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360px-Curly3.jpgImmigrants and advocates for immigrants’ employment rights have had several victories in recent weeks, with many challenges remaining. First, the Obama administration announced a policy of “deferred action” for young undocumented immigrants who arrived in the United States as children and meet certain criteria for education or military service. Qualifying immigrants may obtain work authorization if the government approves an application for deferred action. Then, the U.S. Supreme Court issued its ruling in Arizona v. United States last week overturning several employment provisions in Arizona’s immigration law. One provision struck down by the court would have made it a state crime for an immigrant to work without authorization. The court held that this infringed on the federal government’s authority to regulate immigration. Now, a recent study suggests that the state of Ohio lags behind the rest of the country in its immigrant workforce, but that the state could benefit from more immigration. At the same time, some surveys suggest that public opinion is turning against further immigration.

A recent survey of immigration and employment statistics by the Dayton Daily News reportedly found that the rate of growth of immigrant groups in Ohio is slower than in other states. The rate of growth appears explosive over the past twenty years, with the total number of immigrant workers in the state doubling and an increase of over sixty percent in the number of immigrants owning small businesses. The rate of growth of the immigrant worker population, however, places Ohio in forty-second place nationally. Between 1990 and 2010, immigrant workers went from 2.5 percent of Ohio’s workforce to 4.7 percent, but the national average is sixteen percent. In terms of immigrant small business owners, Ohio’s growth rate puts it in thirty-seventh place among the thirty-nine states with available data.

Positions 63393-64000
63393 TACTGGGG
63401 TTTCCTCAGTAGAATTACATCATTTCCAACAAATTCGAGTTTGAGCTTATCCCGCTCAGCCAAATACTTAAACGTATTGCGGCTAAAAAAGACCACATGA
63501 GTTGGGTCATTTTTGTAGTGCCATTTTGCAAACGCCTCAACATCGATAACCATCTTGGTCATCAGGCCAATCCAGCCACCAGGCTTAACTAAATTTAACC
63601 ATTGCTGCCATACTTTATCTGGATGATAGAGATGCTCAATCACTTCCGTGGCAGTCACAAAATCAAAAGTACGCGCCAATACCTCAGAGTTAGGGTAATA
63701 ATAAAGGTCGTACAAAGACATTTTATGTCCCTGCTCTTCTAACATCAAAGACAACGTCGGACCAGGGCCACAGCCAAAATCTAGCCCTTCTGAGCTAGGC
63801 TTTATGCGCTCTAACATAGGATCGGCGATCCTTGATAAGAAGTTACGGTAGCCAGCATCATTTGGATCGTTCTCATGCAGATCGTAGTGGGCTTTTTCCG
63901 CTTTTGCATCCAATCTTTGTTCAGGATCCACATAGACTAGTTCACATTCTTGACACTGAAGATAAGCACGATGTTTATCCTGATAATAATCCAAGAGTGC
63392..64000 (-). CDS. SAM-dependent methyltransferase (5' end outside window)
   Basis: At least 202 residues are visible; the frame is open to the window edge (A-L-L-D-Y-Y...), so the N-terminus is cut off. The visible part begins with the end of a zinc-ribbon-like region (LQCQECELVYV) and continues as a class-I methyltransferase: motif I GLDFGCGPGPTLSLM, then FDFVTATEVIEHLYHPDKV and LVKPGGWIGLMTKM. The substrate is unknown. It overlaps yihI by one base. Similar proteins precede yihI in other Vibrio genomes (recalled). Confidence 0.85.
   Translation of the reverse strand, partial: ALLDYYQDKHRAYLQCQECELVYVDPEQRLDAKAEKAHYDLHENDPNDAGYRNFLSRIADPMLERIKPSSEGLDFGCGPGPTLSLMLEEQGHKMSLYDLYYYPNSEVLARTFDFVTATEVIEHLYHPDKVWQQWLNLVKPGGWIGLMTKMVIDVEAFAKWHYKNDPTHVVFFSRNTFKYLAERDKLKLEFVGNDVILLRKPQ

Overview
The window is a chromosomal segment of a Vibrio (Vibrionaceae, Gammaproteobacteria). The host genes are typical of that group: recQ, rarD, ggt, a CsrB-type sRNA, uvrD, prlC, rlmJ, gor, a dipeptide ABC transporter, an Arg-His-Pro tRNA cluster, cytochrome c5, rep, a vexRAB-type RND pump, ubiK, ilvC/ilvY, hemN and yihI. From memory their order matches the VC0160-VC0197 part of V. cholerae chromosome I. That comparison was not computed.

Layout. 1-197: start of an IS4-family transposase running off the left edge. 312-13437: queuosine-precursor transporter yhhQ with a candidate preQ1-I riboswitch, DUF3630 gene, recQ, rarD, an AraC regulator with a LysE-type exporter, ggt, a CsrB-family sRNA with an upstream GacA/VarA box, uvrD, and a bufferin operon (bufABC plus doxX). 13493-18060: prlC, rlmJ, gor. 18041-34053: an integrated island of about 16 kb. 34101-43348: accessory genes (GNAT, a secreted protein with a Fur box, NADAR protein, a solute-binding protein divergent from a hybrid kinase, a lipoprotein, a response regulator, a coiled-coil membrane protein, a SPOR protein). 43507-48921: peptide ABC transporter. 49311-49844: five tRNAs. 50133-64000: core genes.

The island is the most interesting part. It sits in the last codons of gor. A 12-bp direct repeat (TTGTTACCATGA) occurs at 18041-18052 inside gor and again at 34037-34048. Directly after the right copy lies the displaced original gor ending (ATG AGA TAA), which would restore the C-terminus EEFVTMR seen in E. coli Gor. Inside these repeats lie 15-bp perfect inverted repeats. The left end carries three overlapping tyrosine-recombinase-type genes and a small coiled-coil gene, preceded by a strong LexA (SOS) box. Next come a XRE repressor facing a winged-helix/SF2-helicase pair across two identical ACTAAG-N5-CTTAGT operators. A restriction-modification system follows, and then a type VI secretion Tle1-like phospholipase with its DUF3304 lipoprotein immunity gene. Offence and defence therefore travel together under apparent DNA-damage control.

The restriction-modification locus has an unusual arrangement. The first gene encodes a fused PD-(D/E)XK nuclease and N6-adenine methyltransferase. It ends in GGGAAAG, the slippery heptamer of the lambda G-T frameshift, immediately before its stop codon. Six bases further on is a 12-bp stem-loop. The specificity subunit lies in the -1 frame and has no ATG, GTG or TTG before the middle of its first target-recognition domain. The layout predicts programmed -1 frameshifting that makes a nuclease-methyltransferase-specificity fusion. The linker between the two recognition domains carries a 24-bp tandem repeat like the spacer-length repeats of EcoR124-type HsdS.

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Dayton-ohio-skyline_05212012.jpgThe City of Dayton, Ohio made headlines last year when the City Commission voted unanimously to make the city “immigrant-friendly.” This includes supporting immigrant communities both in business and community involvement. The policy has now met with some success in boosting the city’s economy. Of particular note is how the city has called on its immigrant community to draw in more immigrants. The policy has drawn both positive and negative reactions, both from within Dayton and from around the country.

The city’s “Welcome Dayton” plan began with a review by Dayton’s Human Relations Council of alleged housing discrimination affecting Latino residents. This occurred amid the national debate over immigration sparked by tough new state-level immigration laws passed in Arizona, Alabama, and elsewhere. Certain city officials recognized the benefits that immigrants can bring to a new community. With a dwindling population and a local economy that has been stagnant at best, supporting immigrant-friendly policies made political sense. The City Commission unanimously approved the Welcome Dayton plan on October 5, 2011. It features support for immigrant-owned business start-ups, encouragement of immigrant involvement in city government, language services, and immigrant access to public health and other services.